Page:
The state of many Palestinian refugees is made worse by the exclusion they face within their wider communities. For instance, within Nablus, which is home to four refugee camps, discrimination and exclusion is rife between the city and the camps, as well as amongst the camps themselves. For many children, growing up in a refugee camp brings with it many extra strands of prejudice. And yet, at TYO it is understood that it is children who are most likely to have the ability to transcend this local intolerance. Thus, it is one of the main aims here at TYO to address these issues from an early age. This intervention begins in the early childhood programs that bring children from all over Nablus together, making interaction between them normal and allowing long lasting friendships to form. These interventions are continued into the afternoon Intern classes, where children are encouraged to perform activities with others from varying backgrounds. Through these sustainable efforts it is hoped that real change can be fostered throughout the Nabulsi community as a whole.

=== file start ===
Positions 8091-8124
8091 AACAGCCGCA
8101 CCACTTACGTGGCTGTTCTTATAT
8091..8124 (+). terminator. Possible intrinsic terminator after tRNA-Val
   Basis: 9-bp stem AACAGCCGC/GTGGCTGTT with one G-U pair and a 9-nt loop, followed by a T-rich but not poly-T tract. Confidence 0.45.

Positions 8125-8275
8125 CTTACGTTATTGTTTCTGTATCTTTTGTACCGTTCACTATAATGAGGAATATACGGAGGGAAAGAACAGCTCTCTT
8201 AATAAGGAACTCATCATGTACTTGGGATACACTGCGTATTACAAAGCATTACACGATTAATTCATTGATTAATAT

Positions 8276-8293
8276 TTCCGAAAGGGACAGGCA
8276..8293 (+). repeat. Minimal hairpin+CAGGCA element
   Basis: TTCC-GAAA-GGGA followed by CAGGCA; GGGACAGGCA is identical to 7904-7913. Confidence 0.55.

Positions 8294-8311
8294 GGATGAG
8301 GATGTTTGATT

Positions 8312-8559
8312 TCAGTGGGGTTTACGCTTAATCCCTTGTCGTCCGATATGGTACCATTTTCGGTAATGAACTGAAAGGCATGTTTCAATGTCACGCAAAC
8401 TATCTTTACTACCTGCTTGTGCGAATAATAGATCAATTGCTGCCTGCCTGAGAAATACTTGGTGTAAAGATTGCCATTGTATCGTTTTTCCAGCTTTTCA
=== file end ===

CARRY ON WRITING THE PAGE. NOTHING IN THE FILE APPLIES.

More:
Our work with fostering tolerance and communication within the community doesn’t end with our kids, however. A crucial component of our programs is our work with volunteers, who mainly come from the local university and represent another aspect important aspect of our community-building work. When we, as international interns, were told that we would be leading our after school classes with a team of volunteers and a translator, none of us knew exactly what we were getting into. We all faced challenges leading these groups in our first few classes, including communication barriers and cultural gaps that we didn’t know existed. Now, so many weeks in, we’ve become more comfortable teaching as a team and sharing our plans with each other, and we are so grateful to have all of them contributing to our classroom environment. While the interns are learning about communication and the skills it takes to lead a team, however, our volunteers are part of something even bigger. They are practicing their English and learning important skills that will help them when they graduate, but more importantly, they are investing themselves in their country’s future and shaping the culture of volunteerism in Nablus.